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ACL Injuries
Anterior Cruciate Ligament (ACL) Surgery​​

ACL surgery is performed when there has been injury to the anterior cruciate ligament and either the knee is unstable (instability or gives way) or there are other significant injuries that need to be treated at the same time.

This ACL ligament is found inside the knee. When partially injured, the knee can remain stable. If so, then non-operative treatment could be successful. If it is completely ruptured and there is associated instability, repair may be indicated because the ligament is unable to heal by itself. Instead, reconstruction replaces the damaged ACL by using other tendons tissue – such as hamstrings or patellar tendon. The hamstring can be taken from the knee at the same time, or obtained from the other knee or donor tissue (called allograft).


The treatment options for an ACL injury include: Doing nothing and using pain relief. Rest, ice, compression and elevation can help with swelling and the initial injury. Physiotherapy can help with range of motion and strengthening which can improve stability. These options are suitable in certain situations.

Persisting instability and/or those wishing to return to sports that involve pivoting may benefit from early ACL reconstruction. There is evidence that outcomes are better following early ACL reconstruction. Also, ACL reconstruction would be recommended where there is injury to other ligaments or tissues such as the menisci (either meniscus).

Running Injuries


The surgery is normally performed under general anaesthetic. Here is a summary of how Mr Asopa performs the surgery:

Mr Asopa harvests the hamstring tendon from the knee undergoing reconstruction, through approximately a 5cm incision below and inside the knee joint. Through this same small incision, he will drill a hole in the tibia bone, and the femur bone. Through the hole, he will fix the hamstring to replace (or reconstruct) the ACL. This will result in improved stability for your knee. The operation will take about 1.5-2 hours.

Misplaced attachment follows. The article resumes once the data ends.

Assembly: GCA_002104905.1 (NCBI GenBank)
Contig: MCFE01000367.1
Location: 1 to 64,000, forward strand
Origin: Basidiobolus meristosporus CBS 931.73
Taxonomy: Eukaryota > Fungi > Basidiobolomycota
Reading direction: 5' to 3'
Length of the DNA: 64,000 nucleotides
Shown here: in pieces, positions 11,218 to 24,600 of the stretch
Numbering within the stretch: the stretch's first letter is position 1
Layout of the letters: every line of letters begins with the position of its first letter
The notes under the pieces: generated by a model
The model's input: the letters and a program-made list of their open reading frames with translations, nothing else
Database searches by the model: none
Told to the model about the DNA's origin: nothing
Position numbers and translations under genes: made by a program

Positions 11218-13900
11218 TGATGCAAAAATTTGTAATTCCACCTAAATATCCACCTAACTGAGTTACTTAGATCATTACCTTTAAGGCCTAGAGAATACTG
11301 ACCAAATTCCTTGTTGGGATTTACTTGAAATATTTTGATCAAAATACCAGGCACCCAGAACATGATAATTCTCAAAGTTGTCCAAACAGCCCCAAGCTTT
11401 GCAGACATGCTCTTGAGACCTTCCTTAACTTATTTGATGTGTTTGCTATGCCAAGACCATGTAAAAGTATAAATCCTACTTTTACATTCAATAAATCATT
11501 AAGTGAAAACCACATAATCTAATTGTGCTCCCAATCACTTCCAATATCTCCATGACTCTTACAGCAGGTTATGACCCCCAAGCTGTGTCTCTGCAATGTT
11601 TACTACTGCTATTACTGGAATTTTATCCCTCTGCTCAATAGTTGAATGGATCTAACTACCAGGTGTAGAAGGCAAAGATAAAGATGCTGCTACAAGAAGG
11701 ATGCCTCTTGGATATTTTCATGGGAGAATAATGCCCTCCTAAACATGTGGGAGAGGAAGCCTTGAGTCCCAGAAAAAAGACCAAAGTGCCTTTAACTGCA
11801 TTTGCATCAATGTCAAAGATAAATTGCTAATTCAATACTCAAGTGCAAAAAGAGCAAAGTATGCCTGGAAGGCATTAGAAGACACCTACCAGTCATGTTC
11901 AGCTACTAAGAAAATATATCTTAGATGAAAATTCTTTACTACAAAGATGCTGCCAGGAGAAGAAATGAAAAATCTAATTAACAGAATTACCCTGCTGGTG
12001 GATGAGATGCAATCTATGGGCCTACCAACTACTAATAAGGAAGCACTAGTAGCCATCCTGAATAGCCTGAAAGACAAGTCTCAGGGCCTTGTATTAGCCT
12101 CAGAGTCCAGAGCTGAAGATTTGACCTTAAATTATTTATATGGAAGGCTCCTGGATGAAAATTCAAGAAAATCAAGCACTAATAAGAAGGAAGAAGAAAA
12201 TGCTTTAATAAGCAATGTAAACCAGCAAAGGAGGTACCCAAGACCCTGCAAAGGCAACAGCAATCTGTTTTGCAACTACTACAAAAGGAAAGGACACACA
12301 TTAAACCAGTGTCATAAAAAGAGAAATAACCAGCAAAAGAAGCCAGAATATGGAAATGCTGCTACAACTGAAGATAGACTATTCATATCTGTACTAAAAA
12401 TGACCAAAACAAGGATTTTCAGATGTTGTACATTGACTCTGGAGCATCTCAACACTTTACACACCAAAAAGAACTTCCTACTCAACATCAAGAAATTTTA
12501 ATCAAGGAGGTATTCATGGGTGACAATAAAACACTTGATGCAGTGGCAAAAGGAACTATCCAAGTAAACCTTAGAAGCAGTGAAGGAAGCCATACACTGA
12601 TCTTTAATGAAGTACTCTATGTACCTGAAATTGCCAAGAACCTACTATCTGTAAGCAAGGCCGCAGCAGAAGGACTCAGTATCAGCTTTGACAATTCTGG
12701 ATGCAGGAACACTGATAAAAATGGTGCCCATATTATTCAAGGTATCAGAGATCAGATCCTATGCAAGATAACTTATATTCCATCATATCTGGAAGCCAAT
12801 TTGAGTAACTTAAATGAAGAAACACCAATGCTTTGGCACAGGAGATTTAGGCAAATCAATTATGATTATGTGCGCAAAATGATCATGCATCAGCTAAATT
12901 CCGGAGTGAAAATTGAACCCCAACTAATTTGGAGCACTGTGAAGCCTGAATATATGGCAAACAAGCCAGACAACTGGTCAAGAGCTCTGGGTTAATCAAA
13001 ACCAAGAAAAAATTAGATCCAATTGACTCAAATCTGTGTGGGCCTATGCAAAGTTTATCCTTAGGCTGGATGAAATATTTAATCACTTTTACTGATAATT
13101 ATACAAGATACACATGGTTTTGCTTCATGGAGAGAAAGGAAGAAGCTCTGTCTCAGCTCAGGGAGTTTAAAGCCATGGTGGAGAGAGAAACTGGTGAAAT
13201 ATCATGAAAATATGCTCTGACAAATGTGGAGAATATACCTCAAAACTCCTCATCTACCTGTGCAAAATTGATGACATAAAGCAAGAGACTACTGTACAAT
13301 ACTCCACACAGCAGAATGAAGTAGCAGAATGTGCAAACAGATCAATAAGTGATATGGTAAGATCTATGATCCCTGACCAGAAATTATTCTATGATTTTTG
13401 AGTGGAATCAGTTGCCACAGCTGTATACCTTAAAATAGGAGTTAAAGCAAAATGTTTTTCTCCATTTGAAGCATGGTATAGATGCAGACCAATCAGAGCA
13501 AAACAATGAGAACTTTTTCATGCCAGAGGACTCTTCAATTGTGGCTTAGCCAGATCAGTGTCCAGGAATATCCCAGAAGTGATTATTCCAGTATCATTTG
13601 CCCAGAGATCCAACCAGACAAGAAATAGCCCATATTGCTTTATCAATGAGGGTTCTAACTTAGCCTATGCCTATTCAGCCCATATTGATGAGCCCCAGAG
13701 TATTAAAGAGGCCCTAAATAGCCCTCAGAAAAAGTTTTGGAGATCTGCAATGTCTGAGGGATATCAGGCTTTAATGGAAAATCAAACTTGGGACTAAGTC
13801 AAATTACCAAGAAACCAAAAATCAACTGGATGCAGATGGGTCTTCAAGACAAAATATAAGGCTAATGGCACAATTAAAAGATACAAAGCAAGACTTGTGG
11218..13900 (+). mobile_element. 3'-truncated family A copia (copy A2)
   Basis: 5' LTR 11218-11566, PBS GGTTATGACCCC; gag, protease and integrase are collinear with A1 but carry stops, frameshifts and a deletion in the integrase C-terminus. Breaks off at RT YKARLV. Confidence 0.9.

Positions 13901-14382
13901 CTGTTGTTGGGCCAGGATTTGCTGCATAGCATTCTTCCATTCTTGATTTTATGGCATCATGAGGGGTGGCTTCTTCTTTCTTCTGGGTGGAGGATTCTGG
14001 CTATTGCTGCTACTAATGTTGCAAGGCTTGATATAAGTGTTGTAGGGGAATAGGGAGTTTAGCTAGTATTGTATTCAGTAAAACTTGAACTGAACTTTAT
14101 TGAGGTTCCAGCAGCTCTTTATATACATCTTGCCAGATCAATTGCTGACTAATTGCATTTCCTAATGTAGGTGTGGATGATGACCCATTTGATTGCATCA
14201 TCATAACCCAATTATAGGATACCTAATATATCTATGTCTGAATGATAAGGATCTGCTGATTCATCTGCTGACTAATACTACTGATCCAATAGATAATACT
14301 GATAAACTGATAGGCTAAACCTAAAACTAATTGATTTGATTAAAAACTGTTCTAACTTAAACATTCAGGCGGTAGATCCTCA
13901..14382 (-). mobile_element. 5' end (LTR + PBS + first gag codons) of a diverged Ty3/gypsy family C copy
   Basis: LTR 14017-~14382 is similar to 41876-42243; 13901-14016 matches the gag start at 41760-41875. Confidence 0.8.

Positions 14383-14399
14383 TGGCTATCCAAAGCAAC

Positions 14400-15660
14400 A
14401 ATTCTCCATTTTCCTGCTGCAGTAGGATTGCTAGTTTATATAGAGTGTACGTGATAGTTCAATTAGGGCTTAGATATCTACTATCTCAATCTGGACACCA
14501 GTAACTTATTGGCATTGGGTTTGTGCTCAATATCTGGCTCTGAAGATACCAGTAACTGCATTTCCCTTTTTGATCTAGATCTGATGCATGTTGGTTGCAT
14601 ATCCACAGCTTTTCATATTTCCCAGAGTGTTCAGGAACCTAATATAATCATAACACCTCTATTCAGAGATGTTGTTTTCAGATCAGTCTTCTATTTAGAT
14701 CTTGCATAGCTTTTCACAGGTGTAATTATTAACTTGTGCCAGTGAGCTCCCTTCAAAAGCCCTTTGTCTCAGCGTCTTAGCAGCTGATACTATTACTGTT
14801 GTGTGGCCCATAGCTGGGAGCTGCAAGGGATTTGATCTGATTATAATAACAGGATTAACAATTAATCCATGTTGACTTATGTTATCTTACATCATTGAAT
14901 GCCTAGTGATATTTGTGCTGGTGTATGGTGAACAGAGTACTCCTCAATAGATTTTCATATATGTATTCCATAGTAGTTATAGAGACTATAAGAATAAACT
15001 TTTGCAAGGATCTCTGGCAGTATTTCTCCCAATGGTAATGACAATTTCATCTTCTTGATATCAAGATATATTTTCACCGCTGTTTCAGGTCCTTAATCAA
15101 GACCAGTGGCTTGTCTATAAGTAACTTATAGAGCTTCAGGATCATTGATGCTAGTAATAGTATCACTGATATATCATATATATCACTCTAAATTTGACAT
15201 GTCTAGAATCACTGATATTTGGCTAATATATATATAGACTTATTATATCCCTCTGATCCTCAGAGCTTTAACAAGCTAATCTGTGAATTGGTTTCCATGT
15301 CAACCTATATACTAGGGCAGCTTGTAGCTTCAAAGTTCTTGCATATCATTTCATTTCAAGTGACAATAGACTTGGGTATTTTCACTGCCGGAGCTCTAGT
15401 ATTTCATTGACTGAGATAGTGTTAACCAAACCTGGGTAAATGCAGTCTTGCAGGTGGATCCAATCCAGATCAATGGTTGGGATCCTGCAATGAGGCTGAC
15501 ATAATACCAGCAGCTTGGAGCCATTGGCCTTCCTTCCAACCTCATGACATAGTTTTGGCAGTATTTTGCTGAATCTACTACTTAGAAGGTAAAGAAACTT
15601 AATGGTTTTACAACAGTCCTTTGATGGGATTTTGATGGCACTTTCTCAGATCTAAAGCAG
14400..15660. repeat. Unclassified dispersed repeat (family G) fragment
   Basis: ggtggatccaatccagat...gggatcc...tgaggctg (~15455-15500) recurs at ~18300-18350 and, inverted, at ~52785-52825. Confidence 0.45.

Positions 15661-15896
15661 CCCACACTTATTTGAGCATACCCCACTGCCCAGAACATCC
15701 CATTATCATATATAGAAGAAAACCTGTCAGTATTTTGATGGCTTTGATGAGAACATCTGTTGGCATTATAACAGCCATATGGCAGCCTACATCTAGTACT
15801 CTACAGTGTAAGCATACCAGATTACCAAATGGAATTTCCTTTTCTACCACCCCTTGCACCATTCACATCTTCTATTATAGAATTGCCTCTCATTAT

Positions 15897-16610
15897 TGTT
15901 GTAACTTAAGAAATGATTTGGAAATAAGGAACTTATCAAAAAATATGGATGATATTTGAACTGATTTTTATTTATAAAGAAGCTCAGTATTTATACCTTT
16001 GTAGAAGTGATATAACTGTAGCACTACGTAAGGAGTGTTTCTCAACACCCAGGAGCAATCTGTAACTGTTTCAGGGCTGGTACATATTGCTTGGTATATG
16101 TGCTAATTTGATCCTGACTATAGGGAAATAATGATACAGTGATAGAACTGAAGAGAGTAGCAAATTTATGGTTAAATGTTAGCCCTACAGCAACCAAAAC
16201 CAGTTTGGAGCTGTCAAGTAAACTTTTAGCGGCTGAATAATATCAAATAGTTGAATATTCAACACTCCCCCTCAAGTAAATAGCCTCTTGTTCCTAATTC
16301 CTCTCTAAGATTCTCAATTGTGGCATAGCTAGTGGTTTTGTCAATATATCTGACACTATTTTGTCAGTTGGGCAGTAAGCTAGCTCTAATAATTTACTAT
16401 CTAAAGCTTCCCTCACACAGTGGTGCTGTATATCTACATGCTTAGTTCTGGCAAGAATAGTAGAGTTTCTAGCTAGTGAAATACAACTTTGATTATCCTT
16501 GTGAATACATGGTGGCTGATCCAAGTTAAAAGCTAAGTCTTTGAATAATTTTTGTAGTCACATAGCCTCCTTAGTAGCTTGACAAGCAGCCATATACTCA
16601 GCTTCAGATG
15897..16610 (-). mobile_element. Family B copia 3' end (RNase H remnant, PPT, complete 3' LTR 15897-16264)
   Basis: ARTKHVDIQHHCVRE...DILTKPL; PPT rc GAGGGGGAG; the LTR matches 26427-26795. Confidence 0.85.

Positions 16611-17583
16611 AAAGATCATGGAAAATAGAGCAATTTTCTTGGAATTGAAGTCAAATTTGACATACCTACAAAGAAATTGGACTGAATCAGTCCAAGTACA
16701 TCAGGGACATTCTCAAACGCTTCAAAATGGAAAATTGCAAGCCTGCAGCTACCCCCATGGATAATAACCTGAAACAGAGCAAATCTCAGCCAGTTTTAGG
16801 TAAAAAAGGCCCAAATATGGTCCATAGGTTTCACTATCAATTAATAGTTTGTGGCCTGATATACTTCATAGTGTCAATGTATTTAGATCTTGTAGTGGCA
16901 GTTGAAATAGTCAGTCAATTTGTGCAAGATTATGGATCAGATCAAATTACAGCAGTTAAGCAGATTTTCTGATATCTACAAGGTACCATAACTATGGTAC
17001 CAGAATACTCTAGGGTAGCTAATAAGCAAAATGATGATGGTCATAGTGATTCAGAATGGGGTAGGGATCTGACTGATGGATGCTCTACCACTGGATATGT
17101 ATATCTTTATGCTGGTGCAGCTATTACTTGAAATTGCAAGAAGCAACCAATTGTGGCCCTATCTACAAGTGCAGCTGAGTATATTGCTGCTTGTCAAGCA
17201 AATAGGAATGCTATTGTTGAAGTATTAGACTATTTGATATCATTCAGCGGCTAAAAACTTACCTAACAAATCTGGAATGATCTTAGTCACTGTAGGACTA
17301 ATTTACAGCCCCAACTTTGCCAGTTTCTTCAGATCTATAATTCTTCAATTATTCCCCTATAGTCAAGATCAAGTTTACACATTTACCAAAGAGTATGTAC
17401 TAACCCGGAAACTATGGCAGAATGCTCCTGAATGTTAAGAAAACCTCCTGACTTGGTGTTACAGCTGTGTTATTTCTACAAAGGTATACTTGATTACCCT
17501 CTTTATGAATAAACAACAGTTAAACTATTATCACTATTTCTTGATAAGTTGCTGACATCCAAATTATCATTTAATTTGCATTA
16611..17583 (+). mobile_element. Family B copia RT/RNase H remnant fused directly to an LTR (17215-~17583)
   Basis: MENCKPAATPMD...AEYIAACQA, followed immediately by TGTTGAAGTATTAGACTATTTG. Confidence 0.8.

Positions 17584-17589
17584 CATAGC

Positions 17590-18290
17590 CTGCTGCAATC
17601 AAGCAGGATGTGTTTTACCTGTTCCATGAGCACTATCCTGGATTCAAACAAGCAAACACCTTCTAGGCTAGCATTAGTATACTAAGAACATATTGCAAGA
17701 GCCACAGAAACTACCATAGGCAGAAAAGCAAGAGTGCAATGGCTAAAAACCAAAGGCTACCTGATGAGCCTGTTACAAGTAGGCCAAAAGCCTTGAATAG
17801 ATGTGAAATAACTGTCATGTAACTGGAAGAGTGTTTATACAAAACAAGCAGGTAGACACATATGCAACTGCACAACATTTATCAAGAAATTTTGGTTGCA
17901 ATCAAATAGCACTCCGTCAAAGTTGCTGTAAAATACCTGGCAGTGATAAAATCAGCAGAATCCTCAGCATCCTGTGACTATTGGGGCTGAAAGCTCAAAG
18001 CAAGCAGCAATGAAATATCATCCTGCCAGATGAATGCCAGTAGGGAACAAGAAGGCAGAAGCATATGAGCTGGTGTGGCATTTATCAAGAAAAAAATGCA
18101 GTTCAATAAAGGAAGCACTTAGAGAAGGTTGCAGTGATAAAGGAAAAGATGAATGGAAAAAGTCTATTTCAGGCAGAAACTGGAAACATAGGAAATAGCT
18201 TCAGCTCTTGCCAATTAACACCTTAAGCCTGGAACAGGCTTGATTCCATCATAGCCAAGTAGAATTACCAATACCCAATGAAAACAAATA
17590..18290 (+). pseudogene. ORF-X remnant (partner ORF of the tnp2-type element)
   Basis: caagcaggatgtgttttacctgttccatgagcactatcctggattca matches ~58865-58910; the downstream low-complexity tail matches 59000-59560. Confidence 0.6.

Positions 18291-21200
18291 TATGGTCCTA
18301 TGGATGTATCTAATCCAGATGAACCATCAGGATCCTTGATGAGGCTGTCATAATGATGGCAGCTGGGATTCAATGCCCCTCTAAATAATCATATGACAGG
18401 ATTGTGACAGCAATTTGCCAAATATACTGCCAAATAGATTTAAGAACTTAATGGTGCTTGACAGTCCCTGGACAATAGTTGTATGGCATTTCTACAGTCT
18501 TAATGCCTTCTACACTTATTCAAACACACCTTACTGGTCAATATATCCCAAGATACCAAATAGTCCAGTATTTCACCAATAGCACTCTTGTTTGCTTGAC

Other ligament, articular cartilage or meniscal injuries will be treated at the same time. Rarely, significant problems may be identified that might require treatment another time.

It is sometimes possible to find unexpected cartilage damage or arthritis at the time of surgery. This may have resulted from previous trauma or a longstanding unstable knee. These are treated as best as possible, but you may have long term discomfort due to this pre-existing damage. 

The purpose of this operation is to provide stability to the knee so that you can undertake activities feeling safe and stable.

You will also have three or more other skin incisions to put the arthroscope and instruments into the knee. The technique will be ‘key-hole’.


Pre-rehabilitation exercises can help with improving the strength of your knee before surgery.


  • You will see Mr Asopa on the day of your operation, before surgery. He will again talk to you about the planned procedure, and risks/benefits of surgery. He will also draw an arrow on your leg to confirm the side undergoing surgery.
  • You will also see your anaesthetist before surgery. They will discuss anaesthetic options with you. These may include general or regional anaesthetic.